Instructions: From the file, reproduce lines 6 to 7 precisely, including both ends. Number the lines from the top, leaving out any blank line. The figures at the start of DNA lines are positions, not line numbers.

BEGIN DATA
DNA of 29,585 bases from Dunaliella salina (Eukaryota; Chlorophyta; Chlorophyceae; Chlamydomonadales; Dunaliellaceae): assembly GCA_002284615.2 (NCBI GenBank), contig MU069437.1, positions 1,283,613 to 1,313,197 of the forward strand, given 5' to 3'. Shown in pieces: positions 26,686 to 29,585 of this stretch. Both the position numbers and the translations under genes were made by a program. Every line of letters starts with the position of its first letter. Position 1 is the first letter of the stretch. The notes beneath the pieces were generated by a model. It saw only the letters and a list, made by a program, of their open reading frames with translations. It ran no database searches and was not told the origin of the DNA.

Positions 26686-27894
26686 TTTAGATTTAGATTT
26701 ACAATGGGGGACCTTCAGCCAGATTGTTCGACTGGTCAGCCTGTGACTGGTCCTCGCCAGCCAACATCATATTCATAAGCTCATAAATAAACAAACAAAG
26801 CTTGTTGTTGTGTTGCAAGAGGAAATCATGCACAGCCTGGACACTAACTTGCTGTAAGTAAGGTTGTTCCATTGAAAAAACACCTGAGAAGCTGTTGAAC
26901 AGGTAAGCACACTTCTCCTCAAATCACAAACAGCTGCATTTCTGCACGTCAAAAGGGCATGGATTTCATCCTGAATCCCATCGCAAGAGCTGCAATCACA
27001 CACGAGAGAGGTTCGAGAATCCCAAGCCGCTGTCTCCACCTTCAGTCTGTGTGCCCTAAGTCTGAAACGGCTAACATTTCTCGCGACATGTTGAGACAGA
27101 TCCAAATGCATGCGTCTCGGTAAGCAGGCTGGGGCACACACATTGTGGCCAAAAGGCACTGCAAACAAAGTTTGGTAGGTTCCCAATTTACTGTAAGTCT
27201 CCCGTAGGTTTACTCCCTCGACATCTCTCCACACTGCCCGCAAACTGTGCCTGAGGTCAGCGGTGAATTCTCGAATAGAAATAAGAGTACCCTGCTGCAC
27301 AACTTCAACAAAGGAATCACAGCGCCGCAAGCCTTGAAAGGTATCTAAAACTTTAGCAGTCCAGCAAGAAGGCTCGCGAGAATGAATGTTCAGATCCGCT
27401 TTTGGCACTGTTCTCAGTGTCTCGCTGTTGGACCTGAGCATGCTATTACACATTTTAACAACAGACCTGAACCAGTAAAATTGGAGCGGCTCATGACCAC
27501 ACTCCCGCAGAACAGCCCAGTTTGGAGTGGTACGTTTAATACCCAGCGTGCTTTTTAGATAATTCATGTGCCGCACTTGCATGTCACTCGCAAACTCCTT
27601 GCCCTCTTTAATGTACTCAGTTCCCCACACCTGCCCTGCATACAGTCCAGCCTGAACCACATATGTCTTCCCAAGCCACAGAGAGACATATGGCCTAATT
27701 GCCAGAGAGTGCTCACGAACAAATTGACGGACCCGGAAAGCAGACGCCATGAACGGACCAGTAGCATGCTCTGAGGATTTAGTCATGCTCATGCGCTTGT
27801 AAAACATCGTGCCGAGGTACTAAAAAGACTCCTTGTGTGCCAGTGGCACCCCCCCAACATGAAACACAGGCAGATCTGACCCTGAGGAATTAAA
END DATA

26901 AGGTAAGCACACTTCTCCTCAAATCACAAACAGCTGCATTTCTGCACGTCAAAAGGGCATGGATTTCATCCTGAATCCCATCGCAAGAGCTGCAATCACA
27001 CACGAGAGAGGTTCGAGAATCCCAAGCCGCTGTCTCCACCTTCAGTCTGTGTGCCCTAAGTCTGAAACGGCTAACATTTCTCGCGACATGTTGAGACAGA